The importance of Pet insurance

It’s National Pet insurance Month!

The importance of Pet insurance

Whatever happens, make sure your dog can get the care they need by picking an insurance policy you can trust.

A good policy will cover you for accidents, illnesses, damage to property, and much more. Certain policies may initially appear cheaper but could place restrictive limits on the conditions you can make a claim for or the amount that they will pay out in vet fees.

Protect against chronic conditions

Long-term or chronic conditions such as arthritis and diabetes could mean your dog needs treatment for life. What’s more, they could have more than one different health condition at the same time. Costs can really mount up and insurance is the best way to ensure your dog gets the treatment they need.

Not all policies are created equal, however. Some insurers’ plans don’t pay out for long-term or recurring health conditions or even dental work. As well as restrictions on cover, some insurers also have low limits on the amount of money they will pay out for vet bills. This could mean you end up needing to pay a large chunk of the bill out of your own pocket, even though you are insured.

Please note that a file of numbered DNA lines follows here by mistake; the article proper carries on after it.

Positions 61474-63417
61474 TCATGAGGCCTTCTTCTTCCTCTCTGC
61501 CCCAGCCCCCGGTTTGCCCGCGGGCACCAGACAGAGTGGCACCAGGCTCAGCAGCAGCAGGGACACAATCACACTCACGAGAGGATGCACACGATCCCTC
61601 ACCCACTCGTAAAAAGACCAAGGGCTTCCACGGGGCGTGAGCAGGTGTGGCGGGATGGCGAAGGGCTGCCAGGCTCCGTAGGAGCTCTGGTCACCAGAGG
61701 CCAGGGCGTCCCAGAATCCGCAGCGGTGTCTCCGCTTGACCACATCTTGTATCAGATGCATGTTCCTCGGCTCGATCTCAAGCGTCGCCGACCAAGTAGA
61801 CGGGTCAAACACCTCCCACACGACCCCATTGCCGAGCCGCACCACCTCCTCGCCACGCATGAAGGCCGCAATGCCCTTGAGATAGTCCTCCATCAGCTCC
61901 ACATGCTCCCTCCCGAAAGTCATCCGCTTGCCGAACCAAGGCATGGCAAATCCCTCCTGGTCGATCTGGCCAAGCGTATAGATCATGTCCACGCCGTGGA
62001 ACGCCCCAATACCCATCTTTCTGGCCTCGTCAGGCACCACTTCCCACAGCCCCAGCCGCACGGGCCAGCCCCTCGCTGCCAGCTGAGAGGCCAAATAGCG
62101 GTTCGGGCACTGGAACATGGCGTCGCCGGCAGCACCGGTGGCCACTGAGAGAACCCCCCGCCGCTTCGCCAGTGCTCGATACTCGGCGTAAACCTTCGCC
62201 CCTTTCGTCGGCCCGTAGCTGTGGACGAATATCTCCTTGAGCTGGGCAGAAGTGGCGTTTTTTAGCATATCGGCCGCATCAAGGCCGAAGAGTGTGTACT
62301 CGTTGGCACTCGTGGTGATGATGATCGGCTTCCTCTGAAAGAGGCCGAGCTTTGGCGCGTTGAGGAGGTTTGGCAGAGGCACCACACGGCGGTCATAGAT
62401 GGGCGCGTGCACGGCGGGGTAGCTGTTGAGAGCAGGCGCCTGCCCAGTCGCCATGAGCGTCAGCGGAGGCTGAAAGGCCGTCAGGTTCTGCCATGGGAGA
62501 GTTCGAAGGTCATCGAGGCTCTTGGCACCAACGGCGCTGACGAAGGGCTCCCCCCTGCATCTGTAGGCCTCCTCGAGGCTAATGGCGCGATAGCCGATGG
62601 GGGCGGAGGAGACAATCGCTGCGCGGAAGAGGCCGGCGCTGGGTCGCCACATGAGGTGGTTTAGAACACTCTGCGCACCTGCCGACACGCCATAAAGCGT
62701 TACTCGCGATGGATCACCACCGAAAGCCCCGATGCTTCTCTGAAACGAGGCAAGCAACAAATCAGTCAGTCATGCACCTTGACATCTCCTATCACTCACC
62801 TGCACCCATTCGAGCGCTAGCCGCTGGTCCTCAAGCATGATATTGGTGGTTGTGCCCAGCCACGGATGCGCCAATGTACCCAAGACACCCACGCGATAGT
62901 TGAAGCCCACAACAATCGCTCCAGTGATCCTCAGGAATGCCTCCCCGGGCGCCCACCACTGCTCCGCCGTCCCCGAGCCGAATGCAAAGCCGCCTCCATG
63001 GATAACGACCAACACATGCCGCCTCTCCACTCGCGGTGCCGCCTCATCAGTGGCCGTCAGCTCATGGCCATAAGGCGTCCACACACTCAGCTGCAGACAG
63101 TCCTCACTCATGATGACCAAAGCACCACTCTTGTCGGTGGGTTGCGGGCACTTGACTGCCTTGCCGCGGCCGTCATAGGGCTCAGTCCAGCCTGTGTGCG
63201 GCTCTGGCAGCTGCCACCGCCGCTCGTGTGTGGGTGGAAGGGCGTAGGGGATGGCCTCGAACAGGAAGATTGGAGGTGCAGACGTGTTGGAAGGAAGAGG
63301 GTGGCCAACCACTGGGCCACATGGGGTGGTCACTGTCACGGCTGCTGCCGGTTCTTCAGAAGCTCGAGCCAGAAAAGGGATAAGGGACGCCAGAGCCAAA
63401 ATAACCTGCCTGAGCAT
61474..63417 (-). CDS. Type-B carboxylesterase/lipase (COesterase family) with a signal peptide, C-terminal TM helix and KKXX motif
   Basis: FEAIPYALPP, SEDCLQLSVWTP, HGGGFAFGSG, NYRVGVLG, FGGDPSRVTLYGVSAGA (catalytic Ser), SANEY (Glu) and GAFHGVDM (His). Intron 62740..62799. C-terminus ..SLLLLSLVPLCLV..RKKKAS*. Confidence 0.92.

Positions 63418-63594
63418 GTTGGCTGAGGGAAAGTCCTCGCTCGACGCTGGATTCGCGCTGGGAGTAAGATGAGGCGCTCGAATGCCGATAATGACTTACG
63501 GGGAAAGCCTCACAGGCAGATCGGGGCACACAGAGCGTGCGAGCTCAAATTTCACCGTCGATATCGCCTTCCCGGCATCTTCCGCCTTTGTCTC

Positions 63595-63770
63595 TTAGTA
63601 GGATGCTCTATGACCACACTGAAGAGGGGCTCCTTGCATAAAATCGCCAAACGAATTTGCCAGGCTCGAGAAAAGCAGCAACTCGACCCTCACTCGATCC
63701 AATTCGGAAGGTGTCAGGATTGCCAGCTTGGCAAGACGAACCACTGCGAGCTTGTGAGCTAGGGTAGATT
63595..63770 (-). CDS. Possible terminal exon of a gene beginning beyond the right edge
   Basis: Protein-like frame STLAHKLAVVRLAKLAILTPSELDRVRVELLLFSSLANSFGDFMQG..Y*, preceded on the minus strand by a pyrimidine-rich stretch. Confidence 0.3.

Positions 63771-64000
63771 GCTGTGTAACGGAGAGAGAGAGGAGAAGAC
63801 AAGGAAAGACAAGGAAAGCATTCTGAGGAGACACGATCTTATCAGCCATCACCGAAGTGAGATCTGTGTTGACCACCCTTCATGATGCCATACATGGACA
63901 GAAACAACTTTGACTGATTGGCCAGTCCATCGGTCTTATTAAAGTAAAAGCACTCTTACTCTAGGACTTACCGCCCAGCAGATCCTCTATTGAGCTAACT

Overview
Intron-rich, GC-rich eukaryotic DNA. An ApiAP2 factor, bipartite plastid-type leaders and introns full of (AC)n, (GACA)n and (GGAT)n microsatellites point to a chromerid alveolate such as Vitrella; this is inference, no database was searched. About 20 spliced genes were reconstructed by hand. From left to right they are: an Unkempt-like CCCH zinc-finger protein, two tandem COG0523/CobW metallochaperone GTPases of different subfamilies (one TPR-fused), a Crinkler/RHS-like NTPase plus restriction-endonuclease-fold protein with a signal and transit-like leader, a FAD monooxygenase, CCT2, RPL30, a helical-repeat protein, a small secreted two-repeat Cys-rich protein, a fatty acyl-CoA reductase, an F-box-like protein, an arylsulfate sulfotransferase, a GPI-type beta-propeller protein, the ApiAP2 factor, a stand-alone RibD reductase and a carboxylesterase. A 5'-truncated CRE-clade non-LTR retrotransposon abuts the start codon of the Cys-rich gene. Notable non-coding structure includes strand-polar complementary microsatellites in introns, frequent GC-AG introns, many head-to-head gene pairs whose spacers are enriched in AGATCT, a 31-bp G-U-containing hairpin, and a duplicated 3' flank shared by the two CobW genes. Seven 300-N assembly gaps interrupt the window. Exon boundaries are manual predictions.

Self-insurance could leave you high and dry

Some pet owners decide to ‘self insure’ – in other words, to put away money each month themselves for vet bills. But sadly, it is not just older dogs that get ill or injured.

If your puppy were to need an operation in its first few years, you might find you don’t have enough money saved to cover the costs of their care. If they developed a chronic condition that required treatment and medication over many years, insurance would offer better value in the long term.

Know your breed

We love our dog’s quirks, but certain breeds are at higher risk of ongoing health conditions because of their genetics. Don’t let your policy leave you out of pocket.

For example, we find that smaller breeds such as Border Terriers and Cockapoos are prone to dislocated kneecaps, also known as patella luxation, while Labradors often eat things they shouldn’t thanks to their big appetites and end up with gastrointestinal problems.

Your dog’s breed also has an impact on how much you will pay for insurance. For example, owning a pedigree will usually mean higher premiums. This is because such breeds are more prone to long-term health conditions, which can quickly result in mounting veterinary costs. Ensuring that your policy covers everything you might need will enable you to avoid unexpected bills and focus on keeping your dog happy and healthy

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